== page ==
Monday, July 16, 2007


Last Sunday, we visited the new exhibit of psychedelic art at the Whitney Museum of American Art on Madison Avenue. It’s called Summer of Love: Art of the Psychedelic Era. A major attraction of the show is a hand-painted 1965 Porsche 356c Cabriolet super c once owned by the lead rock singer of the 60s' JANIS JOPLIN. Shown above are photographs I made of the “psychedelic” car featuring the artwork by DAVE RICHARDS. The exhibition has travelled from England to Frankfurt and Vienna before coming to the Manhattan Museum.

Psychedelic art, characterized by its use of vibrant colors, complex design, and vivid imagery, came of age during the period of intense racial, and political revolution of the 20th century. During a time of tumultuous social and political upheaval, defined by several events including the civil rights movement, the Cold War, and the Vietnam War, artists, filmmakers, poets, architects and musicians created visionary art that illustrated a desire for alternative lifestyles. The exhibition showcases these works of art which runs through mid-September.


"Janis Joplin paid about $3500 for this 1965 Porsche 356c Cabriolet when she bought it from a Beverly Hills auto dealer in September 1968. Prior to the sale, the dealer had painted the car oyster white. Joplin, however, wanted something more dramatic, and Dave Richards, a friend and Big Brother roadie, created this psychedelic design, which includes an image of Janis and Big Brother on the front left fender.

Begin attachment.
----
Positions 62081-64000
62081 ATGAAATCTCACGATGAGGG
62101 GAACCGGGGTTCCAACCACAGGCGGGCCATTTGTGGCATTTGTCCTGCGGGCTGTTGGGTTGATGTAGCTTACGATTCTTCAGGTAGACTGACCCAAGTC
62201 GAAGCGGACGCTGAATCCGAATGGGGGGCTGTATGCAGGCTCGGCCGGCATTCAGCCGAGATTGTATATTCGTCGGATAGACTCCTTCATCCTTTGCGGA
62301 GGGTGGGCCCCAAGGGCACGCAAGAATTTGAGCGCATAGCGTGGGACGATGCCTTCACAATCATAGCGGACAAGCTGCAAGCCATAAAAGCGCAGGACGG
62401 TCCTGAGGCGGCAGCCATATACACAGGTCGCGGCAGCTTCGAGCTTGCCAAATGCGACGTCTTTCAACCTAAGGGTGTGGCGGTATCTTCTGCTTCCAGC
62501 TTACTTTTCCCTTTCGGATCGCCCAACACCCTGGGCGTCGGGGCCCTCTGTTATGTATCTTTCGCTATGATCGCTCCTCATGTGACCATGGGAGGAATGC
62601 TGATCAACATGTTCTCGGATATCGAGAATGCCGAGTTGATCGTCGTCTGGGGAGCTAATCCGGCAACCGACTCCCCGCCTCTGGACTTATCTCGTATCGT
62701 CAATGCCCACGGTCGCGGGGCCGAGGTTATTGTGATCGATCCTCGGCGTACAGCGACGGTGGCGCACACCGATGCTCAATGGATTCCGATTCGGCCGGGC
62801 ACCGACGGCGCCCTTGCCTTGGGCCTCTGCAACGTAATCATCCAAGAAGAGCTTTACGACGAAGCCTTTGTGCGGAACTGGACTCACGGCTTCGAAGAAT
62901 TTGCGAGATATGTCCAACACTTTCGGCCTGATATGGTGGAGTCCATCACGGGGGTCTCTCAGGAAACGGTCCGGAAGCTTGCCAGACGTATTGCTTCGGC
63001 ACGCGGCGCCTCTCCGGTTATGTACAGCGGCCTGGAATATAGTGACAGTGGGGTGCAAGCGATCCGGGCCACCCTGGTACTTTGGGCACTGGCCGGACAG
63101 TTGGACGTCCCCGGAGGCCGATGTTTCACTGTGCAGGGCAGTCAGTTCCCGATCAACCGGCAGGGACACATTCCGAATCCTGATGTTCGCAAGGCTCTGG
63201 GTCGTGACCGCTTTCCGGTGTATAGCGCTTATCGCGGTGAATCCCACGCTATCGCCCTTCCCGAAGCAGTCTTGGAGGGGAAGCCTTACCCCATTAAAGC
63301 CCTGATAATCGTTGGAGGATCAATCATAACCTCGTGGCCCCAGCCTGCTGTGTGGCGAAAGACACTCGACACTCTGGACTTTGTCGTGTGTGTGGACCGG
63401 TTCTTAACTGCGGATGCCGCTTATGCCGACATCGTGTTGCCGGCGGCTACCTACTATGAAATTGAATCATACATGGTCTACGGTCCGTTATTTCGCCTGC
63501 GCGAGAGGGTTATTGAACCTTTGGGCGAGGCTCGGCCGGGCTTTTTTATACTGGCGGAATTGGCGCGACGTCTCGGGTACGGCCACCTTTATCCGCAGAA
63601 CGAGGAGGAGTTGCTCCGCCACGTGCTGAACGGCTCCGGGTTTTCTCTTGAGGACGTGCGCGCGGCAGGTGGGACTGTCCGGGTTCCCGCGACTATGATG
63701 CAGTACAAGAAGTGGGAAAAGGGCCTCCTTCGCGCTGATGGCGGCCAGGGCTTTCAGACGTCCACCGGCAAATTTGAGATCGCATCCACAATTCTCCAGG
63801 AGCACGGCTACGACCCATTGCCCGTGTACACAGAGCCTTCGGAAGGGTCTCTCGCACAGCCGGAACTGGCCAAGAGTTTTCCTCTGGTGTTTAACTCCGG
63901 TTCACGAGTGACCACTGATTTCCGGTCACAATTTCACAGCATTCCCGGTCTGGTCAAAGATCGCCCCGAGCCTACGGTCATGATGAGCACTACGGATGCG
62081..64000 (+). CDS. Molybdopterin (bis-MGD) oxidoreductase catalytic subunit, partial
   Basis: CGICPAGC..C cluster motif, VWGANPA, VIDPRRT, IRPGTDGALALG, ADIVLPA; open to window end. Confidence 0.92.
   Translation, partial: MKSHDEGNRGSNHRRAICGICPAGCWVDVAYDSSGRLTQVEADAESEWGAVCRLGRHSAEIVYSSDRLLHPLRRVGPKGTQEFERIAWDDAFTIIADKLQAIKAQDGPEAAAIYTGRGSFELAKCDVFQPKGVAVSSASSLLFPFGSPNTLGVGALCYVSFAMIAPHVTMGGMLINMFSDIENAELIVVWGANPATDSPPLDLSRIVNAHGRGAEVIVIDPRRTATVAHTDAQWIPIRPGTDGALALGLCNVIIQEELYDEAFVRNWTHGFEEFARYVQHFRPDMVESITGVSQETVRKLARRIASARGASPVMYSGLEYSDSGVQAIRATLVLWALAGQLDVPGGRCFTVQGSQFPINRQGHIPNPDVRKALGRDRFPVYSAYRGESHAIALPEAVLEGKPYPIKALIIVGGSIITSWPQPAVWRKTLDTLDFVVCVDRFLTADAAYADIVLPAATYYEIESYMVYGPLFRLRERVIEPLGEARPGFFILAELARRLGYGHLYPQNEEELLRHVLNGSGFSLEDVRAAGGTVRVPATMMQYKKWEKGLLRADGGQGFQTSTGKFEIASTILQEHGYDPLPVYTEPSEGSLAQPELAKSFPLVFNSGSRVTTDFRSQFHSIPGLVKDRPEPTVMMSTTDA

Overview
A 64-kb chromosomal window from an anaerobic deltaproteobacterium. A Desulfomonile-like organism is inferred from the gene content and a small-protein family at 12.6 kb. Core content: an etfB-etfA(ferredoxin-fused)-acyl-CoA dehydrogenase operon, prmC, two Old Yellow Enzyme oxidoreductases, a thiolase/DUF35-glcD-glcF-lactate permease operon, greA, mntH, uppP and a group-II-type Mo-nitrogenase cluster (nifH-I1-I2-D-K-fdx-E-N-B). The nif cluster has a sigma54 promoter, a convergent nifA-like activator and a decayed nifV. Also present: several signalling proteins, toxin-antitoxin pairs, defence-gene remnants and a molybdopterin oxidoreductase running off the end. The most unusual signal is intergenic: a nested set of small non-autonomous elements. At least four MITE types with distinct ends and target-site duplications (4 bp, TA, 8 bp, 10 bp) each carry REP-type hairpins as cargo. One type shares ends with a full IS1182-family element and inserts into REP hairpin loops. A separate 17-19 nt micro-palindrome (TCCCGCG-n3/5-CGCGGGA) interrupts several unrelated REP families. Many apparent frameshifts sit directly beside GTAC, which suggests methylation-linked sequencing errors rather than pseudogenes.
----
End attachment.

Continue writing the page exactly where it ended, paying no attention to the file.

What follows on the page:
The car quickly became identified with Joplin, who drove it around San Francisco, where she lived, and down to Los Angeles, where she recorded. Whenever she parked it somewhere, fans would leave notes under the wipers. Once, while Joplin was at a gig, the car was stolen. The thief spray painted it gray, but when it was retuned, Joplin found an auto shop that was able to recover the psychedelic finish.

A few months after Joplin’s death in 1970, her family gave the car to Albert Grossman, Janis’ manager. He kept it in Bearsville, New York, where it was used by visiting artists, friends and clients. In 1973, he returned the car to the Joplins, who used it as a family car.

The car has been restored several times over the years. Most of the engine and body parts are original. The seats have been re-covered, and the cloth on the convertible top is new. The body was repainted as close as possible to the original design by the Denver Center Theatre Company paint shop in 1994."

1 comment:

Mary B. said...

Wow, that is so neat! I had no idea... thanks for sharing!